Future experiments in particle physics foresee few-micrometer single-point position resolution in their vertex detectors, motivated by e.g. b-tagging capabilities. Instead of scaling down pitch sizes the so-called enhanced lateral drift (ELAD) sensor concept seeks to improve the position resolution by increasing the lateral size of the charge distribution already during the drift in the sensor material. To this end, it is necessary to carefully engineer the electric field in the bulk of the ELAD sensor. This is achieved by introducing volumes with additional doping (buried implants) inside the bulk which influence the charge carriers' drift paths.

        To find an optimal sensor design, detailed simulation studies were conducted using SYNOPSYS TCAD. The geometry of the buried implants, their doping concentration and the position inside the sensor were optimised for different sensor thicknesses.

        To estimate the position resolution of the ELAD sensor, test beam simulations using the AllPix2 software have been performed applying the realistic electric field profiles from the TCAD simulations. In the AllPix2 simulations, 2D and 3D electric fields have been used. Results of the geometry optimisation are shown realising an optimal charge sharing and hence position resolution.

        A position resolution of a few micrometers is expected by using buried implants without relying on a Lorentz drift or tilted incident angle. Results on the resolution studies for different sensor thicknesses are presented.

        Speaker: Anastasiia Velyka (DESY)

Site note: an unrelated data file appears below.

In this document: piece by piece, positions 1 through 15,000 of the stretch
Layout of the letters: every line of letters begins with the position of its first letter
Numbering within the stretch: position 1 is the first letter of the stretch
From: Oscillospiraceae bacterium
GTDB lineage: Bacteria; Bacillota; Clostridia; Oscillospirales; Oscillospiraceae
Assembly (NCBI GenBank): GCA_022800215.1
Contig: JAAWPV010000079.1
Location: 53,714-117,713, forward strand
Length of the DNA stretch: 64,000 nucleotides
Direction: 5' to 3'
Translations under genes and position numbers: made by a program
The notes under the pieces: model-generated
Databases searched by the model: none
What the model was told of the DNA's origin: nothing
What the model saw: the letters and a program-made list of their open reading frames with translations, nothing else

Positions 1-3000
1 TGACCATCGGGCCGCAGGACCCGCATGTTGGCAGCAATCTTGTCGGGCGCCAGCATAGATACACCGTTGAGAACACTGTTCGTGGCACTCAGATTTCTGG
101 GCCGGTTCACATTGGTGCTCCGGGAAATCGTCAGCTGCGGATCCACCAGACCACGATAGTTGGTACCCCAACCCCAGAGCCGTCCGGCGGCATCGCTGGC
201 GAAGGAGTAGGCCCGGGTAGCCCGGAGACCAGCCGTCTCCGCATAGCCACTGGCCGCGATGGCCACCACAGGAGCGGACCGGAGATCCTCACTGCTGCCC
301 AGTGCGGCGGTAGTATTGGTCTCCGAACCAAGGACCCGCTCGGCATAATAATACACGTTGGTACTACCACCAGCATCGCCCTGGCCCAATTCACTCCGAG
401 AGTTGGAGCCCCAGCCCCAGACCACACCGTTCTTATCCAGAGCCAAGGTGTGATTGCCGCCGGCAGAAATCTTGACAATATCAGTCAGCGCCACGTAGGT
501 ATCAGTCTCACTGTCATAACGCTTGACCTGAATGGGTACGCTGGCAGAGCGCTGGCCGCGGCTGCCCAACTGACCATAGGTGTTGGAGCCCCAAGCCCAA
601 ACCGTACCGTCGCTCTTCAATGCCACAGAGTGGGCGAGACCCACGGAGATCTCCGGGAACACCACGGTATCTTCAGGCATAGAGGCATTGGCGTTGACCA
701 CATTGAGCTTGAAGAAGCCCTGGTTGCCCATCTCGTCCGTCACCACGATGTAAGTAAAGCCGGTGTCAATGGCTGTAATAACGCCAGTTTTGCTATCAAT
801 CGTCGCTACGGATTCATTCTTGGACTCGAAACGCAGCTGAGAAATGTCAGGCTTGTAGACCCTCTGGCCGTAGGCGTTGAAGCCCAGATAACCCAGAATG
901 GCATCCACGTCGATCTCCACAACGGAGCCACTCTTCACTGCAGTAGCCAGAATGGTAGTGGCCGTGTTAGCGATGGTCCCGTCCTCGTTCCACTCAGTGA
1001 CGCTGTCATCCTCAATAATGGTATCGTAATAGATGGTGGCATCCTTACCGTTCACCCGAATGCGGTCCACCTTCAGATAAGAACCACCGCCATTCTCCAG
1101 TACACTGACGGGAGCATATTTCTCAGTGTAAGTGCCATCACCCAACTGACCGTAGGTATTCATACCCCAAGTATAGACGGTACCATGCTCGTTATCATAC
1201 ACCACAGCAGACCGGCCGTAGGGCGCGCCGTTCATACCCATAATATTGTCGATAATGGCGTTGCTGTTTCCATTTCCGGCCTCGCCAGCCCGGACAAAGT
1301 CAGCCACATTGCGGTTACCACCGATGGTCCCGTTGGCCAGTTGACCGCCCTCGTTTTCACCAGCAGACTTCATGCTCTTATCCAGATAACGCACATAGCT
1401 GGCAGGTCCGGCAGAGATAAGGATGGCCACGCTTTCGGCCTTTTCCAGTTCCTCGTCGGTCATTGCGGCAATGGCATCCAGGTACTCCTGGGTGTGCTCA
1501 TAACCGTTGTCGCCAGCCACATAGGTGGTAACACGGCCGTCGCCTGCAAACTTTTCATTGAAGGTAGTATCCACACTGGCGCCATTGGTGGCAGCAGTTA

• 10:20
        Test Beam and Lab Results of ATLAS Sensors with Modified Pixel Implantations 20m

        During the first Long Shutdown (LS1) of the LHC the Insertable B-Layer (IBL) was installed in the ATLAS experiment to improve the tracking performance. It is placed between the existing inner pixel layer and a new beam pipe. Because of the small distance to the interaction point, the planar and 3D sensors of the IBL are exposed to a high flux of ionizing radiation. The planar n$^+$-in-n pixel sensors are designed to withstand a fluence of $5\cdot10^{15}\,\text{n}_\text{eq}/\text{cm}^2$. The pixels with a size of $250\,\mu$m $\times$ $50\,\mu$m are arranged in a matrix of $80$ columns and $336$ rows and they are read out with the FE-I4B read-out chip.
        These IBL sensors are the baseline for new pixel implantation shapes designed in Dortmund. The new shapes are designed to increase the electrical field strength maxima and thus increase the charge collection. Higher particle detection efficiencies at lower voltages, especially after irradiation, could be achieved.
        In this talk, test beam results of irradiated sensors with modified pixel implantation shapes are presented. Results after various annealing steps are compared to laser-induced charge collection measurements performed in the lab.

        Speaker: Mareike Wagner (Technische Universitaet Dortmund (DE))
    • 10:40 11:10
      Coffee/Tea 30m Building I, Room 321

      Building I, Room 321

      Tbilisi State University